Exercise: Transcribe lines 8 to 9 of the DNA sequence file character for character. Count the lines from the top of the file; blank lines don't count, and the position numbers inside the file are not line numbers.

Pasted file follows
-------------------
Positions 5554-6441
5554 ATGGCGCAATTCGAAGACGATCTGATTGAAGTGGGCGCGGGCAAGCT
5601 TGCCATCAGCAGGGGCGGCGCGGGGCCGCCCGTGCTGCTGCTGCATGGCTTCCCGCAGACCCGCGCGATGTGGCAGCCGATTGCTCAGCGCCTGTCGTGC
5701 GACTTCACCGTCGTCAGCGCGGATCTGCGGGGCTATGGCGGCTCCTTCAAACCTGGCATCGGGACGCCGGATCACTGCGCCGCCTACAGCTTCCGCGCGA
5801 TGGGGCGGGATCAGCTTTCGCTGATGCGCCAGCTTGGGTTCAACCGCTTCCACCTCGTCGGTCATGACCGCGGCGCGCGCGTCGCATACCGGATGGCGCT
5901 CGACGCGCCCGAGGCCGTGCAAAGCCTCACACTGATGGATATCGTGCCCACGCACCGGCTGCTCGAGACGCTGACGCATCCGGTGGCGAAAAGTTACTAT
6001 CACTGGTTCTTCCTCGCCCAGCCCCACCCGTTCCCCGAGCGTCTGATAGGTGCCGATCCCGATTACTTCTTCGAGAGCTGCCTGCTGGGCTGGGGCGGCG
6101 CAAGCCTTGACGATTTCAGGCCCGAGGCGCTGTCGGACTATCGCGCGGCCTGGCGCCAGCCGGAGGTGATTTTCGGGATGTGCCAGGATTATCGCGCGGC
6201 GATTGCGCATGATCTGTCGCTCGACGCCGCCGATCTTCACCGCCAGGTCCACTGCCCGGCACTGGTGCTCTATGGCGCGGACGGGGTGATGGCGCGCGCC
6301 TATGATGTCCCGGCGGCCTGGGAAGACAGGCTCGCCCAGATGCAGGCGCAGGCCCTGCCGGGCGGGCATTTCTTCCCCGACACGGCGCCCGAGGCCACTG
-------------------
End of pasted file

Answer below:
6101 CAAGCCTTGACGATTTCAGGCCCGAGGCGCTGTCGGACTATCGCGCGGCCTGGCGCCAGCCGGAGGTGATTTTCGGGATGTGCCAGGATTATCGCGCGGC
6201 GATTGCGCATGATCTGTCGCTCGACGCCGCCGATCTTCACCGCCAGGTCCACTGCCCGGCACTGGTGCTCTATGGCGCGGACGGGGTGATGGCGCGCGCC